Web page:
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A three-state bus is a computer bus connected to multiple tri-state output devices, only one of which can be enabled at any point to avoid bus contention. This scheme allows for the same bus to be shared among multiple devices.
Bus contention, in computer design, is an undesirable state of the bus in which more than one device on the bus attempts to place values on the bus at the same time. Most bus architectures require their devices to follow an arbitration protocol carefully designed to make the likelihood of contention negligible. However, when devices on the bus have logic errors, manufacturing defects, or are driven beyond their design speeds, arbitration may break down and contention may result. Contention may also arise on systems which have a programmable memory mapping when illegal values are written to the registers controlling the mapping.
Each three-state bus usually has associated control signals from a decoder that select one device at a time to drive data onto the three-state bus.
In digital electronics, a binary decoder is a combinational logic circuit that converts binary information from the n coded inputs to a maximum of 2n unique outputs. They are used in a wide variety of applications, including data demultiplexing, seven segment displays, and memory address decoding.
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In computer architecture, a bus is a communication system that transfers data between components inside a computer, or between computers. This expression covers all related hardware components and software, including communication protocols.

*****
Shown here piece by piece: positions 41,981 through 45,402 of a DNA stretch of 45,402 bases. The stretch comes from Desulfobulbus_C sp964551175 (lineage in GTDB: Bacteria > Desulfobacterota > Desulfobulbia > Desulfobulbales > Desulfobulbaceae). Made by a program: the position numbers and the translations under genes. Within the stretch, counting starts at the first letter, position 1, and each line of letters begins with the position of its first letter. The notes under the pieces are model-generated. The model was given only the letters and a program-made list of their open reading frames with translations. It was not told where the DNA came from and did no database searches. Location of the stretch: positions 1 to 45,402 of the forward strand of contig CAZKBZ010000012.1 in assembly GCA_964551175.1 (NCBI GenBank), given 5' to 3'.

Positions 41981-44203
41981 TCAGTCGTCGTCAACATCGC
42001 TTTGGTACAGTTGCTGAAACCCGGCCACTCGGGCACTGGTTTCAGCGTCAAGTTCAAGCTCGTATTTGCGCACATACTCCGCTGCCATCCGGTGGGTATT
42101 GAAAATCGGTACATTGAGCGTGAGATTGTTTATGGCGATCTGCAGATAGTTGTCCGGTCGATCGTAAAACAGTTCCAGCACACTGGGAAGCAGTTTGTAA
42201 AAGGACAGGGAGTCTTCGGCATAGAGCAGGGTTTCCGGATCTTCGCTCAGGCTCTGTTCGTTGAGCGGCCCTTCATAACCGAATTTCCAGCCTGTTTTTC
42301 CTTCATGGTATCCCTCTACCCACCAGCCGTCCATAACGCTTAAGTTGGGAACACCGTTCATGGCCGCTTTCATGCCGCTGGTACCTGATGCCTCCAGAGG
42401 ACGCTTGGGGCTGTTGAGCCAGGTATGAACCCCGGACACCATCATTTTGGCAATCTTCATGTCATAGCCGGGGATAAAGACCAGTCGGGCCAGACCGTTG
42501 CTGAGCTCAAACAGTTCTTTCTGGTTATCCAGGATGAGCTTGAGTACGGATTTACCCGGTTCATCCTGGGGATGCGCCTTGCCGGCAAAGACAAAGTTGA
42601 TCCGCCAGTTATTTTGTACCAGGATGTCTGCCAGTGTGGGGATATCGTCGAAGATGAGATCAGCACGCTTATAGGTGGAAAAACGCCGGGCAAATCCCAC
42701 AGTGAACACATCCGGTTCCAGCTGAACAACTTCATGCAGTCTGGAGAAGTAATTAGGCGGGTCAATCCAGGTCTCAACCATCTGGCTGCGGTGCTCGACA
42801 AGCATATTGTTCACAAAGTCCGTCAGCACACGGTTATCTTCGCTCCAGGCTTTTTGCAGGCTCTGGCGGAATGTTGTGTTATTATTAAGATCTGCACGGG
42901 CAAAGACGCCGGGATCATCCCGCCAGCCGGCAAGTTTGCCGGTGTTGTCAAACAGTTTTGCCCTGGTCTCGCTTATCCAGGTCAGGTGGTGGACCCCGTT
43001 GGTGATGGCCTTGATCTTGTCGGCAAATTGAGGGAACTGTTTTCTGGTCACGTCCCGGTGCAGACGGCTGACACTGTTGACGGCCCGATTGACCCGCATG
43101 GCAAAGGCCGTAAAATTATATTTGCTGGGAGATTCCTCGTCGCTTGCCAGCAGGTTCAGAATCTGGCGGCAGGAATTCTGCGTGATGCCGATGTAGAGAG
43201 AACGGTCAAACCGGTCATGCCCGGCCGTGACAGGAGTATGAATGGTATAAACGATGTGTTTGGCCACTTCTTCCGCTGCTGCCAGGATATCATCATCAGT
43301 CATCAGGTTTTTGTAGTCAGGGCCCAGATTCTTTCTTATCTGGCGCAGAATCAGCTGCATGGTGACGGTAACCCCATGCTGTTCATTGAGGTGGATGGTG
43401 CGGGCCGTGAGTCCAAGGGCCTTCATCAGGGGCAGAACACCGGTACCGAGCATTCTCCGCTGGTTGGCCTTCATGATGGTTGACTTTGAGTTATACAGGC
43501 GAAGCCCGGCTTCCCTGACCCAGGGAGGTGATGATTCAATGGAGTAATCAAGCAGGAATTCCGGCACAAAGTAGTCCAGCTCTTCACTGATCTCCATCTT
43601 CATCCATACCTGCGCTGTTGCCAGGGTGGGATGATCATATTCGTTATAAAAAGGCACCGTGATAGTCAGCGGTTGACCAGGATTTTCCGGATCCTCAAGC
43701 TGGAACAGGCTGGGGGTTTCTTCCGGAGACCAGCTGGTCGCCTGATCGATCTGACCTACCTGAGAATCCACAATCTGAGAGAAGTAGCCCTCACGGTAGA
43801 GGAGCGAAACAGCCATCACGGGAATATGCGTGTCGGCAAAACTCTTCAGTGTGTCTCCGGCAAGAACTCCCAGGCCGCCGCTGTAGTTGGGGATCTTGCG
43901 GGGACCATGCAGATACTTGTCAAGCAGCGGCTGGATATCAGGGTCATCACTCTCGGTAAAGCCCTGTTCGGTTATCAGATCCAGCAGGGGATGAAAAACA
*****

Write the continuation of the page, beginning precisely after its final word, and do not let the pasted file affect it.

In system programming, an interrupt is a signal to the processor emitted by hardware or software indicating an event that needs immediate attention. An interrupt alerts the processor to a high-priority condition requiring the interruption of the current code the processor is executing. The processor responds by suspending its current activities, saving its state, and executing a function called an interrupt handler to deal with the event. This interruption is temporary, and, after the interrupt handler finishes, the processor resumes normal activities. There are two types of interrupts: hardware interrupts and software interrupts (softirqs).
Conventional PCI, often shortened to PCI, is a local computer bus for attaching hardware devices in a computer. PCI is the acronym for Peripheral Component Interconnect and is part of the PCI Local Bus standard. The PCI bus supports the functions found on a processor bus but in a standardized format that is independent of any particular processor's native bus. Devices connected to the PCI bus appear to a bus master to be connected directly to its own bus and are assigned addresses in the processor's address space. It is a parallel bus, synchronous to a single bus clock.
USB is an industry standard that establishes specifications for cables, connectors and protocols for connection, communication and power supply between personal computers and their peripheral devices. Released in 1996, the USB standard is currently maintained by the USB Implementers Forum. There have been three generations of USB specifications: USB 1.x, USB 2.0 and USB 3.x.
Network topology is the arrangement of the elements of a communication network. Network topology can be used to define or describe the arrangement of various types of telecommunication networks, including command and control radio networks, industrial fieldbusses, and computer networks.
Direct memory access (DMA) is a feature of computer systems that allows certain hardware subsystems to access main system memory, independent of the central processing unit (CPU).
I²C, pronounced I-squared-C, is a synchronous, multi-master, multi-slave, packet switched, single-ended, serial computer bus invented in 1982 by Philips Semiconductor. It is widely used for attaching lower-speed peripheral ICs to processors and microcontrollers in short-distance, intra-board communication. Alternatively I²C is spelled I2C or IIC.